Also this weekend I'll be giving a couple of cookery demonstrations at the Women's World Show in the RDS. My time slots are 3pm-4pm on Saturday 31st, and 12-1pm on Sunday 1st June. If you are attending the show, make sure to pop by and say hello. Otherwise I'll be at the finish line of the marathon next Monday, to tempt the participants with a few sweet treats. The best of luck to all the ladies who are participating in this year's race. See you there! Nessa x

Monday, May 12, 2014

Lemon Rhubarb Crumble



A number of years ago, when I immersed myself into the world of food blogging little did I realise what a wonderful and significant step this was going to be for me. My love for photographing and writing about food naturally deepened, but what has come as the greatest surprise to me are the friends I have made, as a result of my musing on the computer. This coming weekend I'll have the opportunity to catch-up with many of my blogging buddies, as The Kerrygold Ballymloe Lit Fest of Food & Wine is kicking off on Friday. It has to be the most anticipated food event of the year, and I'm proud to say that I'm parttaking in two seperate panel discussions. If you would like to book a spot, head over to the Litfest website. It's sure to be a truly memorable weekend. If you can't make it to Cork, but would like to keep up with some Litfest related news, I'll be tweeting all about it at @Nessa_Robins or follow the hashtag #litfestie.


One of my blogging friends, that I'm looking forward to having a good chat with this weekend, is Kristin Jensen. Kristin is the wonderful writer of the blog ‘Edible Ireland’. She is based in Louth but originally hails from America. Kristin and I have become great friends, through our mutual love of food, but we also have children of a similar age, which makes for the organisation of perfect play dates, while we catch-up. On one such occasion Kristin gifted me with a lemon blueberry buckle. A buckle is a traditional American dessert which has a thick crust, is filled with fruit, and finished with a crumble topping. With so many delicious elements it’s a truly splendid dessert. My recipe I'm sharing with you today, even though it’s really just a simple crumble, resembles many elements of Kristin’s Buckle. For that zingy lemon undertone I’ve added some lemon zest to both the rhubarb and the crumble. To exaggerate the lemon flavour even more, I’ve included a few sprigs of lemon thyme to the rhubarb while it stews. The lemon thyme grows in abundance in my garden, but if you can’t get your hands on any, simply add a little extra lemon zest. One marvellous tip I received from Kristin was to part-freeze the crumble topping, which ultimately leads to a crunchier crumble top. So now whenever I make a crumble, of any variety, I pop the topping into the freezer, while I prepare the filling, and I’m always reminded of the value of friendships, old and new.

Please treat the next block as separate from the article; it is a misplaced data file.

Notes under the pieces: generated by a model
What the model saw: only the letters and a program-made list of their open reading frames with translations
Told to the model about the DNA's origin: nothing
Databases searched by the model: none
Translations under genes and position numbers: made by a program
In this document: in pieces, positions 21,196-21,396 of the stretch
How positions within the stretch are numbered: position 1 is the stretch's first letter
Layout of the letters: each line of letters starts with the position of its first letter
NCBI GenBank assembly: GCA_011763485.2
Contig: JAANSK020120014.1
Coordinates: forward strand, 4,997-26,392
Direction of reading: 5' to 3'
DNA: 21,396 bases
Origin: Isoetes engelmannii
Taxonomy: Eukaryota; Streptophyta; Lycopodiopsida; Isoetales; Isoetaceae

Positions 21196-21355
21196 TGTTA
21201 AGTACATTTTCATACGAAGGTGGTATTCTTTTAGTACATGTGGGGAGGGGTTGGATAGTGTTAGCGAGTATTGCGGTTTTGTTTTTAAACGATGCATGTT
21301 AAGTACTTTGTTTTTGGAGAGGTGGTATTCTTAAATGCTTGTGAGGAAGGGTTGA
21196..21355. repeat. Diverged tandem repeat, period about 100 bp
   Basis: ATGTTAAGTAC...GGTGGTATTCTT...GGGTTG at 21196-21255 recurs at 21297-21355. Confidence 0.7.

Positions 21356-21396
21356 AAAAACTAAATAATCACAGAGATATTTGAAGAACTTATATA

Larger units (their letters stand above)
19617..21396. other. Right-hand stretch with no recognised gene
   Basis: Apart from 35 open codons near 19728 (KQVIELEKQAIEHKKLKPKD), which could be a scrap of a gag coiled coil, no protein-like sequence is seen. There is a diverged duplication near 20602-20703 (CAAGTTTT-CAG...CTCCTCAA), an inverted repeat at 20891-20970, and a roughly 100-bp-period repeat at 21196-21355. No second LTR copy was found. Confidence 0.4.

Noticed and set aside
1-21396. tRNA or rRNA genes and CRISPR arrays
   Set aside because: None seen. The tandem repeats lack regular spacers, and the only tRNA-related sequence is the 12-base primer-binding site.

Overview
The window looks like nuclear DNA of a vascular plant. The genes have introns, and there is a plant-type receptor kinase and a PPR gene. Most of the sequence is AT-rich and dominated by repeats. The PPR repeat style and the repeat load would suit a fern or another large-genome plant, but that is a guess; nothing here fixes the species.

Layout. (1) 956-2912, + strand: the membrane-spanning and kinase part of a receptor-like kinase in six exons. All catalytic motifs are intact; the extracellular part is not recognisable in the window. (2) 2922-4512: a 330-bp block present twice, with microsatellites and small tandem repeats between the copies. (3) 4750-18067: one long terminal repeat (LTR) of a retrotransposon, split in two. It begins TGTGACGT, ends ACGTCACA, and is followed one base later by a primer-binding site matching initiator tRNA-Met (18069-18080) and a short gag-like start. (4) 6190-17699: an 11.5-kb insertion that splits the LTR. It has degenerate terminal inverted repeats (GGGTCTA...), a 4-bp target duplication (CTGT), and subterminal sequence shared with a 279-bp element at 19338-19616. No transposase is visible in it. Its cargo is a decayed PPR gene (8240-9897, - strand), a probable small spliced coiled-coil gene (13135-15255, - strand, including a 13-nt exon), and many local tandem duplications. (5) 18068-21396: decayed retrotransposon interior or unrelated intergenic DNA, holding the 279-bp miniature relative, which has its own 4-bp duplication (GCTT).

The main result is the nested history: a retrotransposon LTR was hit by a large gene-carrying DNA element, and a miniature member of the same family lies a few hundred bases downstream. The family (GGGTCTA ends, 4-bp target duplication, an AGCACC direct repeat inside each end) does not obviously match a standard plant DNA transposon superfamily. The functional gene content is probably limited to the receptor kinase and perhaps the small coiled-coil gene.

Lemon Rhubarb Crumble

Ingredients
Crumble
150g butter
250g plain flour
150g caster sugar
zest of 1 lemon

Filling
600g rhubarb, sliced into bite size pieces
100g caster sugar
zest of 1 lemon
4 sprigs of lemon thyme
2 tbsp water


Method

1. Preheat the oven to 200°C/fan 180°C/Gas 6.
2. To prepare the crumble, place the flour in a bowl and rub in the butter until the mixture resembles fine breadcrumbs. Stir in the sugar and the lemon zest, and combine. Place the crumble mixture into the freezer until you have the rhubarb stewed.
3. Place the rhubarb, sugar, lemon zest, lemon thyme and water into a medium sized saucepan. Bring to the boil, and then turn down the heat, cover and allow to simmer for  two minutes, until the rhubarb has slightly softened.
4. Scoop out the sprigs of lemon thyme. Spoon the stewed rhubarb into a large ovenproof dish. Sprinkle over the chilled crumble mixture and place the dish on a baking tray. Bake in the pre-heated oven for about 35-40 minutes, until the crumble topping is golden brown and the rhubarb is bubbling around the edges. Serve with freshly whipped cream or custard.


Related Posts Plugin for WordPress, Blogger...